I was recently talking with some writer friends and this question came up:
Is it more important for YA authors to potray realistic characters (that may have a dark side) or to create positive role models?
There have been some readers who weren't thrilled with the depiction of Bonnie Parker and Clyde Barrow in my YA novel, WANTED; DEAD OR IN LOVE, as being humans with wants and desires all their own. After all, Bonnie & Clyde were hardened criminals from the 1930’s who were in love and committed crime after crime. In my novel, they come back to life within the bodies of two teens, and um, they’re not necessarily typecast as “the bad guys.”
No doubt about it, Bonnie and Clyde did a lot of horrific things in their day and were eventually gunned down for it by a posse of tough crime fighters called The Texas Rangers. I’m not making excuses for Bonnie and Clyde––it was good they were stopped. Gun downed by a posse of sharp shooters? Not sure about that one. Especially when you factor in the time frame when they lived (The Depression), where they lived (the poorest slum in Texas), and their age when they started to commit their crimes (16 for Clyde, 19 for Bonnie).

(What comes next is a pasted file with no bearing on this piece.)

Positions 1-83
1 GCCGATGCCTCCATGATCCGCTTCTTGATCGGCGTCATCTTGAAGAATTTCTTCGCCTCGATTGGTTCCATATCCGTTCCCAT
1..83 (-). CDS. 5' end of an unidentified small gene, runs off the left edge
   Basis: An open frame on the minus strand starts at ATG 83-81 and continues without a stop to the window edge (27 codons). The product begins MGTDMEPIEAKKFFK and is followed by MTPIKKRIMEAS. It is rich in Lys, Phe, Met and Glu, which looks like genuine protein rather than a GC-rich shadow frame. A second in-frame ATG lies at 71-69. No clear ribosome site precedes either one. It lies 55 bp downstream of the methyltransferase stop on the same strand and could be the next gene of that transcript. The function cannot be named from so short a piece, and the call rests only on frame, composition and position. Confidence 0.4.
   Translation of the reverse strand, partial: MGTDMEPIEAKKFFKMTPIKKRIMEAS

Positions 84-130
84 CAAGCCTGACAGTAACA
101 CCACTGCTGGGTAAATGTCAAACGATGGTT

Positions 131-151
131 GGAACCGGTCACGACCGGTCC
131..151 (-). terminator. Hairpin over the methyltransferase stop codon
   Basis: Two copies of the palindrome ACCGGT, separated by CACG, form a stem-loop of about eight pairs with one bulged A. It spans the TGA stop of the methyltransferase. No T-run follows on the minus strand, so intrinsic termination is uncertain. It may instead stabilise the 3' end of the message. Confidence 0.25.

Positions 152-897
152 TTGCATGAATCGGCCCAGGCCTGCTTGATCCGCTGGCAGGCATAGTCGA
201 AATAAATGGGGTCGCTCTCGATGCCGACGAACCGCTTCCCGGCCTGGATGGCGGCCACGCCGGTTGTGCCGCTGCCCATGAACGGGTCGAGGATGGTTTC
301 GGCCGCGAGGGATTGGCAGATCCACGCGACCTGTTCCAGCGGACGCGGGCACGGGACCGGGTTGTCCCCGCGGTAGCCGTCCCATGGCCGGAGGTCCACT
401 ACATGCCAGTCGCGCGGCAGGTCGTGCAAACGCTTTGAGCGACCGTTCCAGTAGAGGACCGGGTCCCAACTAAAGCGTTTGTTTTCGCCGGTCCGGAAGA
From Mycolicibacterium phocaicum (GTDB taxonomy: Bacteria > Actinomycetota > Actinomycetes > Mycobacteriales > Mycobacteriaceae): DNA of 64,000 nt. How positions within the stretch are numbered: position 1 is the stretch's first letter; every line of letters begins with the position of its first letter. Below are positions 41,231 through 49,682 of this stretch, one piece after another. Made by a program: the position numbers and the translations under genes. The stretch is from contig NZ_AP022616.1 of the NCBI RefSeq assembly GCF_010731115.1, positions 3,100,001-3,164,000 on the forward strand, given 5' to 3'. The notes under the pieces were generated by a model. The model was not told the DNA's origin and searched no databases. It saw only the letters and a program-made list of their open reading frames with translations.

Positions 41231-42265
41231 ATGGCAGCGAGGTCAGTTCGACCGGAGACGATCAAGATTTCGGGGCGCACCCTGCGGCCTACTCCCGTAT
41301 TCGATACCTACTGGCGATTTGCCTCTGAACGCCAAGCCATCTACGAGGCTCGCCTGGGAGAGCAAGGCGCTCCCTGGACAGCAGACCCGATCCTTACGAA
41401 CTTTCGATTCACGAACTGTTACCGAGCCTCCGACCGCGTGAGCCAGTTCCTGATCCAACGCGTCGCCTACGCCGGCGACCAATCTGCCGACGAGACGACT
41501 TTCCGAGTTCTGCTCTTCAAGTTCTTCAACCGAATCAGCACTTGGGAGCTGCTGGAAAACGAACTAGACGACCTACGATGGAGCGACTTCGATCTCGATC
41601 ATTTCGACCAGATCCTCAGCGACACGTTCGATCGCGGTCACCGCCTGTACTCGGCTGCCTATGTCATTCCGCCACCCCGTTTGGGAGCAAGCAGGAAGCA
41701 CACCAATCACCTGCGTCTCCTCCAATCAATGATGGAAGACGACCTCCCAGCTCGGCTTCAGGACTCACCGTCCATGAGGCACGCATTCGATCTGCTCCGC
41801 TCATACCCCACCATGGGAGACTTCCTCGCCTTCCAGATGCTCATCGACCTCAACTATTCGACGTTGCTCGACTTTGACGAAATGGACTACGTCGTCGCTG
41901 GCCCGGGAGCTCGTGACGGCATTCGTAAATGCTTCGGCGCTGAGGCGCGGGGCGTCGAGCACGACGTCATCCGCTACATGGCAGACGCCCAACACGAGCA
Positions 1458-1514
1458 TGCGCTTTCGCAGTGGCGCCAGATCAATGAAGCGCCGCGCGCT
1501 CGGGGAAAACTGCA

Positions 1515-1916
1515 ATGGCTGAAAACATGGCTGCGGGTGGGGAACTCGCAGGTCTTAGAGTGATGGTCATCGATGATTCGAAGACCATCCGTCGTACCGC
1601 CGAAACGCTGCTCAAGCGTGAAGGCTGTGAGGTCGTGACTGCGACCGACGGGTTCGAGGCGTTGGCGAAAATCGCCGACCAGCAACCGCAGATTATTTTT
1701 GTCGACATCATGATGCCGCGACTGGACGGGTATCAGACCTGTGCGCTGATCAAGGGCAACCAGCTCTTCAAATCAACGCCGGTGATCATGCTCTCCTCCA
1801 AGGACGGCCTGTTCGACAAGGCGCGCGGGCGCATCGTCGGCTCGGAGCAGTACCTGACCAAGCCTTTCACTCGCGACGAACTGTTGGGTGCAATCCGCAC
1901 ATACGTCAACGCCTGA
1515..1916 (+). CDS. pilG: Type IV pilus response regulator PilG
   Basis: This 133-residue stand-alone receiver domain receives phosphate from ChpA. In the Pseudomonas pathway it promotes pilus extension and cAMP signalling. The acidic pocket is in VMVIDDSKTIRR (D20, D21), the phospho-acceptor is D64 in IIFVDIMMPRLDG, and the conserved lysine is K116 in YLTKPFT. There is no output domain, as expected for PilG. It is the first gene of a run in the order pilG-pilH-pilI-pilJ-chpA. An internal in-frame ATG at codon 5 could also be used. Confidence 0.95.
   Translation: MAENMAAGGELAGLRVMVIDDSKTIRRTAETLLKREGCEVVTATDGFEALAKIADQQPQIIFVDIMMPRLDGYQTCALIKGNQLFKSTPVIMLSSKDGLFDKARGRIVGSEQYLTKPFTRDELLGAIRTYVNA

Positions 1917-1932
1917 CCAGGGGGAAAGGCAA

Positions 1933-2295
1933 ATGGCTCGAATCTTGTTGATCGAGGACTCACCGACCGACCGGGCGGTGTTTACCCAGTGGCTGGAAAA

I think what I tried to show is that most of us––Bonnie and Clyde included––are not solidly “all good” or “all bad.” Many of us make decisions that seem like a good idea at the time that later turn out to be not-so-great. My main character, a teen girl named Monroe, has always lived by the motto, “You Only Live Once,” but when she faces the counterpart to that, “Don’t do the crime if you can’t do the time,” she starts to reconsider.
If she could do it all over again, she might say, “Yes, you are in charge of your own destiny. Just make sure it’s the destiny you really want.”
Actual footage taken from Bonnie & Clyde’s death scene in 1934.
'Til next time, stay safe!